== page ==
That's all well and good, but if your records are viewable by you from anywhere you can be coerced into revealing them. For instance, you're after a job and they say here's a computer, show us yer medical records, you may find yourself in a quandary: job or no job?
Ditto the police. And guess what, it's all legal, no third party has accessed your records, you've had a look at them of your own free will.
I was worried about Cameron at first, but the more he says, the better I like him. However I'm not so sure about this...
Still the advantage of being in opposition is the chance to think about policy in a different way, and part of the idea at least I do like, which is trying to hand control of people's own data back to them. Something this government is currently very bad at. It's at least worth thinking about, and BUPA and other UK healthcare companies are also in the running, so there should be plenty of UK options for storing your data as well as MS/Google.
To be fair to the Conservatives, if they do believe that people need to have access to (and control of) their own data, then they've either got to be looking at building a whole new set of government databases with public access or control or allowing the private sector to do this. Both have their downsides, but given current government IT performance you can't blame them for being extremely wary of opting for the 'let's have a huge new government IT project' option. Especially as they're expecting to come to power running an almost £200 BILLION annual deficit!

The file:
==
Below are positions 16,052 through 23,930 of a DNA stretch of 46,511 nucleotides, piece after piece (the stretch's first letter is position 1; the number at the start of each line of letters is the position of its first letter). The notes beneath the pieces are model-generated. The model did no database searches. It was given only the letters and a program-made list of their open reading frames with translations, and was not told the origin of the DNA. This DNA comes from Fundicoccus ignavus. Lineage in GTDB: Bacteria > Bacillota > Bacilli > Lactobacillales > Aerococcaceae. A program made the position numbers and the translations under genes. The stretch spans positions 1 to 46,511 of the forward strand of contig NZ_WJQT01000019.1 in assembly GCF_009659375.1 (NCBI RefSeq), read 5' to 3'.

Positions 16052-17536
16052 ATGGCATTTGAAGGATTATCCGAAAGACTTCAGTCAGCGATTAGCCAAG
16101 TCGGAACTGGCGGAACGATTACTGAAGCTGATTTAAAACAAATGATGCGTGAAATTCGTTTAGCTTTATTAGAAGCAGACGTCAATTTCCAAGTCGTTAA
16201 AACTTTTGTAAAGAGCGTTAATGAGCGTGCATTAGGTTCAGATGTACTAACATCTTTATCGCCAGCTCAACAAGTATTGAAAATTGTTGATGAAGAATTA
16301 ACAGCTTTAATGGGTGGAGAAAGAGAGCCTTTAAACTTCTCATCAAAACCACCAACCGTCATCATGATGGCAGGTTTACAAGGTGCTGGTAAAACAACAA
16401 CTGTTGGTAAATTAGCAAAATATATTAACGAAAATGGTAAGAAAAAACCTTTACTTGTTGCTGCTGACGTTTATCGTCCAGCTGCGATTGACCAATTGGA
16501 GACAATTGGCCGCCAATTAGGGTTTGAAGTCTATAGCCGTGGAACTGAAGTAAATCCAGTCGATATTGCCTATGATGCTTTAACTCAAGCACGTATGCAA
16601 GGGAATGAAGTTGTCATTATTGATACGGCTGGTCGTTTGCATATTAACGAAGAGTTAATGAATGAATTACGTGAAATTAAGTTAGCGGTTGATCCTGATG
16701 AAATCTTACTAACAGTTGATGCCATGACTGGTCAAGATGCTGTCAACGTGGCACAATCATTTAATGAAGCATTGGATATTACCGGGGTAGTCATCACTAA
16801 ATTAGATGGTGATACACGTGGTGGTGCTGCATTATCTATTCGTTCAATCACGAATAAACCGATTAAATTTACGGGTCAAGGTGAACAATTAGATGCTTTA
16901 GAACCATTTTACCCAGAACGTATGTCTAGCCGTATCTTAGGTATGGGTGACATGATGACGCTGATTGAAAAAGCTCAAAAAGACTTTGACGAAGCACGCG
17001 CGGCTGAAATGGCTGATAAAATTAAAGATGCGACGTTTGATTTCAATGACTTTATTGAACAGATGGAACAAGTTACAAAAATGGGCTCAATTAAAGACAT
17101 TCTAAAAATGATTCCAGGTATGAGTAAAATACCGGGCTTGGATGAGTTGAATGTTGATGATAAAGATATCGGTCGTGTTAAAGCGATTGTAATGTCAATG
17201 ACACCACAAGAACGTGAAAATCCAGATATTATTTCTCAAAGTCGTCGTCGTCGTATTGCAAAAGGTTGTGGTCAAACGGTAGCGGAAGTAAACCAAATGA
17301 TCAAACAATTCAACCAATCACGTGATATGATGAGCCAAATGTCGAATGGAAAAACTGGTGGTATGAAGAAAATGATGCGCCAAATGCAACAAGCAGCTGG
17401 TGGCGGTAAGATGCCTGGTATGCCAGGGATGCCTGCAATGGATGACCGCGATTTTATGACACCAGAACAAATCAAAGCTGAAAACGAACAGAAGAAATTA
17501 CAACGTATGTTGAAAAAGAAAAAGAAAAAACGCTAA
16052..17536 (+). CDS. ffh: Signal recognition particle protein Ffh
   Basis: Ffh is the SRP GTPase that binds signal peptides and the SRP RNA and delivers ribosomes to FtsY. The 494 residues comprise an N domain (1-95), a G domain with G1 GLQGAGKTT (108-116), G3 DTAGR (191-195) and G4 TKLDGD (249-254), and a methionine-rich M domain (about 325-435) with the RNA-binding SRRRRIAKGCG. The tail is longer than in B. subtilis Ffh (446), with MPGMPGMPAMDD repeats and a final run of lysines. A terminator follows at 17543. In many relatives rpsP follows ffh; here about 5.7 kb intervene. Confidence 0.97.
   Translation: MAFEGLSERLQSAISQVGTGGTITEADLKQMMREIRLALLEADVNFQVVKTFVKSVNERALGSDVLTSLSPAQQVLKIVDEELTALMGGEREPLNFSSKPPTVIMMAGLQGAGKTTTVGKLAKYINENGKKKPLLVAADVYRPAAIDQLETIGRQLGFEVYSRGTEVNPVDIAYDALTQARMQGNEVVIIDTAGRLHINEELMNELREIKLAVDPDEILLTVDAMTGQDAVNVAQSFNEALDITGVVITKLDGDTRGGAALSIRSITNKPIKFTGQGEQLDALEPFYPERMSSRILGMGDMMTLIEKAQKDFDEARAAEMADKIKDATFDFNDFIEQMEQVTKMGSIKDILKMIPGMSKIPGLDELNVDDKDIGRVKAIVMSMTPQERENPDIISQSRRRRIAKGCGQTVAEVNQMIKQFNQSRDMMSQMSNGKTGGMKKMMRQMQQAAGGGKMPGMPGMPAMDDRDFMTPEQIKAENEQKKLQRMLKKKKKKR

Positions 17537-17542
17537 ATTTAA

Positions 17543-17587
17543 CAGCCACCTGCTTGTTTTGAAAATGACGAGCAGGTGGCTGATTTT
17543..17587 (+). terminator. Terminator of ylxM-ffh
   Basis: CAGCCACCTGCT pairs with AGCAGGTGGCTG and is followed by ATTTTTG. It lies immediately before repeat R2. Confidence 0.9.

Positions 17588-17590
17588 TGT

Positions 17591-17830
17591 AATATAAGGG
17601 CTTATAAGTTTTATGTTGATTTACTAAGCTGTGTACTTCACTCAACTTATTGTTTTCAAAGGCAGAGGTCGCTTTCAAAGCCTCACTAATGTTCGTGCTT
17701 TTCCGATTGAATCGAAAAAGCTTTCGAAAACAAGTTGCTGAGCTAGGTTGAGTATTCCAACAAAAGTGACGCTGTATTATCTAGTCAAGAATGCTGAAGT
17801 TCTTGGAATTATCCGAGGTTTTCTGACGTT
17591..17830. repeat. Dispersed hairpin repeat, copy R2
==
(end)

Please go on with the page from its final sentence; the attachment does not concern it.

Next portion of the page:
I'd guess that they've had to tear up most of the policy work they've done in the last 2-3 years as the realisation dawns that there's going to be no money to spend, if/when they do win the election.
Being a new minister in June 2010 is not going to be a fun job! Most choices you end up making will be between bad and worse options, rather than in the fat times when there was plenty of money to waste in the hopes of achieving 'best'. So we probably ought to cut Cameron a bit of slack.
Beer icon: Because spending the next 5 years permanently drunk sounds like the best option.